We’re ensnared by our upbringing, our nationality, and our historical moment, but we’re not trapped. In one of my favorite books, a character says something to the effect of, “The first step in avoiding a trap is knowing of its existence.” We cannot help living out the imprint of our culture in some way, but we can work, as Francis Schaeffer suggested, to see that our worldview is founded on biblical truth and not the passing fancy of our cultural moment. The first thing we have to do is understand our culture, the water we all swim in unknowingly.
So, what is our culture’s worldview? Start with Disney movies. They’re not just a lot of fun to watch, but they epitomize our culture’s worldview like little else. In nearly every Disney feature cartoon, the protagonist feels hemmed in by societal constraints, longs for salvation over the horizon, and finds release by following her heart. Cinderella, Ariel, Pocahontas, Belle, and Mulan: They all seek and find truth and peace by their inner voice. I’m not being conspiratorial and suggesting that Disney made us think in this way, but rather that Disney articulates and amplifies what it is that we already believe.
Now, I for one don’t normally think of myself as a Disney princess, but the point still stands. Our culture tells us that we are all trapped in some way and that the path of salvation comes through following the call our inmost selves towards freedom. Freedom to do what is less clear, but freedom comes only from absolute obedience to our hearts. Whether we like it or not, that is a worldview statement. It deals with the problems of our world, who we are as humans, how to know what is true, and what to do to fix things.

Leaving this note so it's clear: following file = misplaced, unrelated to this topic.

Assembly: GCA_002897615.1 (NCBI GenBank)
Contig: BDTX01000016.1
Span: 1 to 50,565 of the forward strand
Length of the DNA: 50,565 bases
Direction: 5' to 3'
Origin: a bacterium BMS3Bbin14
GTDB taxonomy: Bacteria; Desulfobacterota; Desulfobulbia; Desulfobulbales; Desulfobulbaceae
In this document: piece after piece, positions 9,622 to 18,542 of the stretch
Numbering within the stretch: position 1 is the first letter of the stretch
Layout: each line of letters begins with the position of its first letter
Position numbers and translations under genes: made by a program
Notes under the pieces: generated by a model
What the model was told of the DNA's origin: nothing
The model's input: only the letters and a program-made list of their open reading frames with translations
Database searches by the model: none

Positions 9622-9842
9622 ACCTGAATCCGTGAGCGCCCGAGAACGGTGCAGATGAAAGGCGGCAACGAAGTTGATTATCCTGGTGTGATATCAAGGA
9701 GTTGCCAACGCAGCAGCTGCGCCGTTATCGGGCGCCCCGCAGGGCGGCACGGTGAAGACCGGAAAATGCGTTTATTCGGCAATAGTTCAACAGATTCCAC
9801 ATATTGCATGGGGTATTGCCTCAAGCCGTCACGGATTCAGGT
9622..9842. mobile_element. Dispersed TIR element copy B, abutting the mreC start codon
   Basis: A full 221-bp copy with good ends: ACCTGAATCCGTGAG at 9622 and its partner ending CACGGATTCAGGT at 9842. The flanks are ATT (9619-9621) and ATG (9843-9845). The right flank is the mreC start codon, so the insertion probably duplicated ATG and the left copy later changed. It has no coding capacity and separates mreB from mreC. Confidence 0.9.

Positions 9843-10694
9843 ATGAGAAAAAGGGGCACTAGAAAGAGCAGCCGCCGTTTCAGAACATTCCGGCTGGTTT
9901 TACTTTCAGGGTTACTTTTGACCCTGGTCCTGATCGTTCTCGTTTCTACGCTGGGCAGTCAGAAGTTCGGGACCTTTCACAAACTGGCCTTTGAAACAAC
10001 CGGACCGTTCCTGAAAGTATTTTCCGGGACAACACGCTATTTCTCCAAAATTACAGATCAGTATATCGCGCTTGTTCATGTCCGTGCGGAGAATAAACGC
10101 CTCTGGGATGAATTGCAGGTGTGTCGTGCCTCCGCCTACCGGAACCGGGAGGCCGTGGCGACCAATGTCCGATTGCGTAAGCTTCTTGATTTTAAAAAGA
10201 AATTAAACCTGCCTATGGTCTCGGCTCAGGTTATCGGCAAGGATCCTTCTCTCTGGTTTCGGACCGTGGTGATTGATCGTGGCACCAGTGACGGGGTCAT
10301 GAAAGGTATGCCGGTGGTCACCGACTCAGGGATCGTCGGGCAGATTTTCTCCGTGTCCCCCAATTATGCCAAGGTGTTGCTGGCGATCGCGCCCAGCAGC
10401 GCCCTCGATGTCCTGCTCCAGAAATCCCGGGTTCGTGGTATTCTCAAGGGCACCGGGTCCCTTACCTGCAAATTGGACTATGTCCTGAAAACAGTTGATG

This sort of thinking is fine, for a cartoon, but it runs into problems when we absorb this cultural worldview and try to live out our Christianity accordingly. Too many of us float along with prevailing stream, unaware that we’re operating on the same impulsive pattern as the watching world. Like the proverbial frog in the kettle, we’ve abandoned the biblical understanding of the world because we’ve stopped looking to the Bible for truth and now only search our own hearts.
The cultural commandments to “look within” and “follow your heart” are nearly as antithetical to biblical revelation as can be imagined. Instead, we find in the Bible the admonition to trust in God’s revealed Word for our knowledge of the world, of ourselves, of Him, and for our salvation. The truth will indeed set you free, but it is the truth of His Word, and not our own understanding.
Our hearts do matter. We are not purely cognitive entities. Nor are we computers on legs but personal beings whose affections are wrapped up in our choices. As image bearers of God Himself, we share His person-hood. Things don’t matter to rocks; they matter to people. We’re shaped by what we believe and what we love, but it’s important that we believe and love the right things.
Ask yourselves this: When you face an ethical question –homosexuality, abortion, war – where do you look for guidance? When you come against a doctrinal question –the nature of God, salvation, human dignity – what is the source of your insight? Will you follow the culture’s explanations, or will you seek after God’s?
You are going to have a worldview. Try as you may, you can’t avoid that. The question is only whether your worldview will be driven only by the prevailing winds of culture or will you look to revelation of the Spirit of God?
To quote Schaeffer once more, “He is there, and He is not silent.” Listen to Him.